The BBC reports that "the Conservatives will put the battle against poverty and deprivation at the heart of their campaign to win the next general election."
Social breakdown is clearly a problem that has got worse under Labour, just as economic breakdown was so clearly the problem in the 1970s. The Difference therefore looks forward to next week's report from the Conservatives' Social Justice Policy Group, Breakthrough Britain, which will offer a wealth of proposals how we might rectify the issues identified in their other recent report Breakdown Britain.
There is a risk, however, that media coverage will once again be hijacked by a debate on the definition of poverty. You may recall that it was revealed earlier this year that the number of children living in relative poverty in the UK rose by 200,000 last year, that the number of people living on less than 40% of average income had increased under Labour, and that even using the Government's standard of relative poverty people living in homes on less than 60% of average income net of housing costs Labour was likely to miss its target of halving child poverty by 2010. At that time, the press was more interested in Greg Clark's suggestion that Guardian commentator Polly Toynbee rather than Winston Churchill ought to frame the terms of the Conservative Party's social agenda:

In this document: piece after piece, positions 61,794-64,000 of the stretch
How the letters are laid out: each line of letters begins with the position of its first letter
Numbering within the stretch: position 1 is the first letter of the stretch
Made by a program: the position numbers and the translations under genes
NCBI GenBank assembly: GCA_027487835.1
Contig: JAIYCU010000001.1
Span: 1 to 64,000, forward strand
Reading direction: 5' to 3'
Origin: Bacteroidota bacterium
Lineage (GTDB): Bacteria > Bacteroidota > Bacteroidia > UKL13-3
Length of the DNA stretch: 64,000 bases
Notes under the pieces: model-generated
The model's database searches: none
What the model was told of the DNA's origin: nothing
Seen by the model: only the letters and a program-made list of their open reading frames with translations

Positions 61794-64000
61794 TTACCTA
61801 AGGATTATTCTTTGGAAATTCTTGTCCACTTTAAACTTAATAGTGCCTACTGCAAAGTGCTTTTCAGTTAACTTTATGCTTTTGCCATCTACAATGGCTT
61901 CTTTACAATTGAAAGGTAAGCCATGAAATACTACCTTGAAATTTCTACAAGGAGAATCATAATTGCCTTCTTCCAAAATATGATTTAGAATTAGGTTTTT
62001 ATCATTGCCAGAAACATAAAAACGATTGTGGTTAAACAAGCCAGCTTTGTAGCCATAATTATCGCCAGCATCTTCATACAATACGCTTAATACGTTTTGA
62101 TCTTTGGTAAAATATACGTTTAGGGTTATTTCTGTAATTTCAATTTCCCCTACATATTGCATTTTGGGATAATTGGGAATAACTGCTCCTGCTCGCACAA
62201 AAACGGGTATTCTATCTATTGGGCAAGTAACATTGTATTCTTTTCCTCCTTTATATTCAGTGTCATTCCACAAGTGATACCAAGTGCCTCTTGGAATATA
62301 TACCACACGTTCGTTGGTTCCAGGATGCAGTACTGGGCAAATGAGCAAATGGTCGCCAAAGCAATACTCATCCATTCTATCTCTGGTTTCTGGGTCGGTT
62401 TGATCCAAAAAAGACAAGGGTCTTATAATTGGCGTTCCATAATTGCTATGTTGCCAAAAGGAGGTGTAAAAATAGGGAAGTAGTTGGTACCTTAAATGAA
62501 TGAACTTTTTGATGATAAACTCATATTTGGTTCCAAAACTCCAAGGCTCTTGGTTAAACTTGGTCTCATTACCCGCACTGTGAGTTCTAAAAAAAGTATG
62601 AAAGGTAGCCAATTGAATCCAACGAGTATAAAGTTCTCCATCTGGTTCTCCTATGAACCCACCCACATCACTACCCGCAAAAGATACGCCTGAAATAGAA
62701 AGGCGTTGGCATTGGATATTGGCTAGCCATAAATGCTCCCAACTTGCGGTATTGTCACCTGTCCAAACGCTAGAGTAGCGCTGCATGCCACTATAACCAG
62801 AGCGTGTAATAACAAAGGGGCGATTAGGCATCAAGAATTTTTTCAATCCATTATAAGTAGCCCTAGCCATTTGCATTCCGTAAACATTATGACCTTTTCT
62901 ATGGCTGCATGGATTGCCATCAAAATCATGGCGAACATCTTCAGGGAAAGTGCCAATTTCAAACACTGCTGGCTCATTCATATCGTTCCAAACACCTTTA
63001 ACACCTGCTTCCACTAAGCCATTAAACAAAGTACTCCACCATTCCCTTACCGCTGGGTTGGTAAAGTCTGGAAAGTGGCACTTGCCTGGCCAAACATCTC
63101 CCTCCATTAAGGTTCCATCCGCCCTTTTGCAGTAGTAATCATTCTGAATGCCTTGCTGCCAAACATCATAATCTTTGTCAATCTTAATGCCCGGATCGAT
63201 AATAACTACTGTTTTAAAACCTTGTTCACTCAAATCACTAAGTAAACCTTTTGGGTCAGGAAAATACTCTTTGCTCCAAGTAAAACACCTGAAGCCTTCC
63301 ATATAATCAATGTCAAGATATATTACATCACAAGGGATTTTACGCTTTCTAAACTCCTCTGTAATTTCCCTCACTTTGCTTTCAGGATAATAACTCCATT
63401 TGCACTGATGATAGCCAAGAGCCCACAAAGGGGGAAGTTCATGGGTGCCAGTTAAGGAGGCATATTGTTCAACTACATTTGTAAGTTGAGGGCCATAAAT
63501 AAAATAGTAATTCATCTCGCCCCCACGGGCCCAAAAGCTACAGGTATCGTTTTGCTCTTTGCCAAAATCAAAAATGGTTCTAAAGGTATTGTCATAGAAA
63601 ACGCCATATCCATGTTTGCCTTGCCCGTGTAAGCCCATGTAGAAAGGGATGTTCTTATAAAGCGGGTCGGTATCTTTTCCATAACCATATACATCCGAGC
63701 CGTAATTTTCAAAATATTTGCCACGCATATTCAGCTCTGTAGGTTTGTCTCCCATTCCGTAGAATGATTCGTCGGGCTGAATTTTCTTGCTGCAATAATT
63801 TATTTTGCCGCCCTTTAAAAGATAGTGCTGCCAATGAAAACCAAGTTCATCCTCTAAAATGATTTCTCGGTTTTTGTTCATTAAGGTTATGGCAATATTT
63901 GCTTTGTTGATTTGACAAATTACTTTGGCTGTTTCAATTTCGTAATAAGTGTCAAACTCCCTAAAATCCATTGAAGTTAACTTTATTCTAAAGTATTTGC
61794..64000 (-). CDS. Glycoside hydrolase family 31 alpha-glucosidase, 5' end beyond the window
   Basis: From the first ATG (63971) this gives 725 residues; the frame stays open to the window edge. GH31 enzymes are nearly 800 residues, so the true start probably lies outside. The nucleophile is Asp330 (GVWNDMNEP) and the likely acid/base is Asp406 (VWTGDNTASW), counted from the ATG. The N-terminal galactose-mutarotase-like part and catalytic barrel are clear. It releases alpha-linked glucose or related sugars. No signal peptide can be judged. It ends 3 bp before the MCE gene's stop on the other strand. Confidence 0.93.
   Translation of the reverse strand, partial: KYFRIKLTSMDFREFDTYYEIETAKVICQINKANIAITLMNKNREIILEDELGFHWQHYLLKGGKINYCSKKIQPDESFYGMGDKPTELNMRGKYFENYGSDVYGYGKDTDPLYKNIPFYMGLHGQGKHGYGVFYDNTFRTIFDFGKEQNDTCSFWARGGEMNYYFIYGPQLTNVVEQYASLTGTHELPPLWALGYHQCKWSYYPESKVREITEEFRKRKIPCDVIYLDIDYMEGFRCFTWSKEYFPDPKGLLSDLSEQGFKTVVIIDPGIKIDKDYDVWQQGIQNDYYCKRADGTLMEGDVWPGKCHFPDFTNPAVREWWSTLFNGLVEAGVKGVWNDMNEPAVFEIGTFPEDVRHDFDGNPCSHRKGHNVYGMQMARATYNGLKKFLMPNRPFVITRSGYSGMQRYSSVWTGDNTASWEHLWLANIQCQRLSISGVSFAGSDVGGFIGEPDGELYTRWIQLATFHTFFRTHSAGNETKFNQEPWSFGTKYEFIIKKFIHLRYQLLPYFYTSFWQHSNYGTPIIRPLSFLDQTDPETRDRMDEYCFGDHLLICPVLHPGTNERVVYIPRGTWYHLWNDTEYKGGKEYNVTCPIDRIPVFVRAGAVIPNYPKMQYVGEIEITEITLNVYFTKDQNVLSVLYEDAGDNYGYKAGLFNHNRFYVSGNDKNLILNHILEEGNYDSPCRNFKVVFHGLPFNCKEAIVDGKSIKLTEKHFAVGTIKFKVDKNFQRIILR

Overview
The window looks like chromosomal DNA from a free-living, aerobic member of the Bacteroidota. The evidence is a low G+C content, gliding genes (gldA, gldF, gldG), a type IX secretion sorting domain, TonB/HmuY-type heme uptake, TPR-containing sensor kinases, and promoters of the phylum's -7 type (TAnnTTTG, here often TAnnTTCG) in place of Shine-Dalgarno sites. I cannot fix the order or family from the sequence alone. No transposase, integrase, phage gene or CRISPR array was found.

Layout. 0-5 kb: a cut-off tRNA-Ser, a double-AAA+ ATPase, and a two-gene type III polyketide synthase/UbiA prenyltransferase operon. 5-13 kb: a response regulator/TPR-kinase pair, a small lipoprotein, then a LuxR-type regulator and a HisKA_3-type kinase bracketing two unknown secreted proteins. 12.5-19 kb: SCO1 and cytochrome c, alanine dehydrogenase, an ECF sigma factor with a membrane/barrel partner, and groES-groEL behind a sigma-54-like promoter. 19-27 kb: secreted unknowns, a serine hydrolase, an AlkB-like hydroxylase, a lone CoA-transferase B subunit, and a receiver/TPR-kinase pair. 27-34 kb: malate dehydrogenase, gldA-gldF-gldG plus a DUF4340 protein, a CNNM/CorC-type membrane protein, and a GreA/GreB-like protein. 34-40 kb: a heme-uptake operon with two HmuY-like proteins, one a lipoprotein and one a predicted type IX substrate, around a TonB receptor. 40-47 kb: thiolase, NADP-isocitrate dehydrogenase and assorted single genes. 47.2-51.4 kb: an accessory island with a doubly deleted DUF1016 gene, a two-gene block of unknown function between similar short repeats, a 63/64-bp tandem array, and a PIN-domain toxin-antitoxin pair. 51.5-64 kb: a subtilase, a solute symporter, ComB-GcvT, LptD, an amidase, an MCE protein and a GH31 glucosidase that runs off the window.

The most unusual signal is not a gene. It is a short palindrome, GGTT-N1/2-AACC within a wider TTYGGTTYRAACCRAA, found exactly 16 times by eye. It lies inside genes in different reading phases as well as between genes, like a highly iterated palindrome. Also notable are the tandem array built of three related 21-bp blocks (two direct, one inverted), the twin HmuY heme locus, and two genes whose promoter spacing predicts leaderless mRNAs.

"The traditional Conservative vision of welfare as a safety net encompasses another outdated Tory nostrum - that poverty is absolute, not relative. Churchill's safety net is at the bottom: holding people at subsistence level, just above the abyss of hunger and homelessness. It is the social commentator Polly Toynbee who supplies imagery that is more appropriate for Conservative social policy in the twenty first century."The truth, as revealed a couple of weeks ago in a report from Save the Children, is that one out of every ten children (that's 1,300,000 children) in the UK is living in severe poverty, lacking basic necessities that most people in the UK take for granted a horrifying, even unbelievable statistic that the government currently does not even attempt to measure.
If we are to heal our broken society, the public debate must move beyond simply describing thresholds of poverty or counting the cost of social breakdown. There must be a commitment to discuss practical recommendations that will genuinely empower those who have been left behind.